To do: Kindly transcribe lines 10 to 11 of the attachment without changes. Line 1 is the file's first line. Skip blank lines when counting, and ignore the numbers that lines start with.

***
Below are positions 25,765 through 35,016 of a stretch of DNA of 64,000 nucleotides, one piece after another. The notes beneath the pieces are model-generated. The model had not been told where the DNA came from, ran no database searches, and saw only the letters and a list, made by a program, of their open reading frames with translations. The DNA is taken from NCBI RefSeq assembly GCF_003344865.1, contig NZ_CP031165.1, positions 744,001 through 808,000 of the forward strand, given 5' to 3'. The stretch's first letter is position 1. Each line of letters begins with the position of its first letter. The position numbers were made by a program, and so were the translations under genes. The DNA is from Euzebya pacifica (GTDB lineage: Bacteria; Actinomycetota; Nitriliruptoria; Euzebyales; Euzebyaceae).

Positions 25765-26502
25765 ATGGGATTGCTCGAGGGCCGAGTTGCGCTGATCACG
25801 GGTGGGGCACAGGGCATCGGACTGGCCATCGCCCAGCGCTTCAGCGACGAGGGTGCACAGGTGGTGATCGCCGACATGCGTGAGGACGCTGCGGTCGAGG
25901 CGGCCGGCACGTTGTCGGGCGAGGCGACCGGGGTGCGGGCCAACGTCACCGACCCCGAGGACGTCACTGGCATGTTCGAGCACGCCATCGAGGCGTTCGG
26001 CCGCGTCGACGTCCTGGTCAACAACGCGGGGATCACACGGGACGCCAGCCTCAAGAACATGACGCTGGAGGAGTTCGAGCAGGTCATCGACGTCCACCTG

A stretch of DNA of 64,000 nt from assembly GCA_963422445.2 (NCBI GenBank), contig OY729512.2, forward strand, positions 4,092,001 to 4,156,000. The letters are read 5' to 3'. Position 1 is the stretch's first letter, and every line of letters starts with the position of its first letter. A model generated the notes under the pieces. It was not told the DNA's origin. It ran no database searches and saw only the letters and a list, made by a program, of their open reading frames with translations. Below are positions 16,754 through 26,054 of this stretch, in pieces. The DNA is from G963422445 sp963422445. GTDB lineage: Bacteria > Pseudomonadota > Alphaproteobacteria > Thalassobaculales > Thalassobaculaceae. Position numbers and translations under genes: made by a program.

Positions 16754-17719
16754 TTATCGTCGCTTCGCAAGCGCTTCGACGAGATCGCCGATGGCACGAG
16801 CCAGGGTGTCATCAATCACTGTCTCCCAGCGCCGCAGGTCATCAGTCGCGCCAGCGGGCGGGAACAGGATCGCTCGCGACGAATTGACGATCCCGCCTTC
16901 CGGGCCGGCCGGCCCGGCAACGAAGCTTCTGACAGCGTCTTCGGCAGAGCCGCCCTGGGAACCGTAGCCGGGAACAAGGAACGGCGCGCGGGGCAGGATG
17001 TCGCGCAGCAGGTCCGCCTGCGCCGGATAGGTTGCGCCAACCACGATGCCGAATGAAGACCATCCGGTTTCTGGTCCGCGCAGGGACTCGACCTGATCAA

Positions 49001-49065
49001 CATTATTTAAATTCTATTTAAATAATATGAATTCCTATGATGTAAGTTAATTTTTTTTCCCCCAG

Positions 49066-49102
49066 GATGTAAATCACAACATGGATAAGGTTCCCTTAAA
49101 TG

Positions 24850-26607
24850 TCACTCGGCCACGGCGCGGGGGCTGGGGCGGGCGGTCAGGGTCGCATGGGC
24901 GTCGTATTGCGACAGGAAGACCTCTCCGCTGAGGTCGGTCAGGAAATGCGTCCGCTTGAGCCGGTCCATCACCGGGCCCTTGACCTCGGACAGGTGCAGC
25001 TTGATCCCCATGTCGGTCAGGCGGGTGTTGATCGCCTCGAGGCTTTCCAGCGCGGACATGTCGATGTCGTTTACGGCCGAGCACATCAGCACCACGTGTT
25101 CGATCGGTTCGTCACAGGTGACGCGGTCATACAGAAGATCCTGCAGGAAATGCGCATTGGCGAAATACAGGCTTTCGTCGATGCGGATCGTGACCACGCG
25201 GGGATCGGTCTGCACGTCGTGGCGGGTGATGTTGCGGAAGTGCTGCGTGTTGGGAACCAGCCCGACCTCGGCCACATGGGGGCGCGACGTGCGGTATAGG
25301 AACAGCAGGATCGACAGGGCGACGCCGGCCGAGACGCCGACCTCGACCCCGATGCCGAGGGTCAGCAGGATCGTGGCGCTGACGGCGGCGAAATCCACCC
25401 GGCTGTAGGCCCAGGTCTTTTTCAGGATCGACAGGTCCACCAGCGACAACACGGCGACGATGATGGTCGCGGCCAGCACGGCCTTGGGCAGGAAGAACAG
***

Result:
16801 CCAGGGTGTCATCAATCACTGTCTCCCAGCGCCGCAGGTCATCAGTCGCGCCAGCGGGCGGGAACAGGATCGCTCGCGACGAATTGACGATCCCGCCTTC
16901 CGGGCCGGCCGGCCCGGCAACGAAGCTTCTGACAGCGTCTTCGGCAGAGCCGCCCTGGGAACCGTAGCCGGGAACAAGGAACGGCGCGCGGGGCAGGATG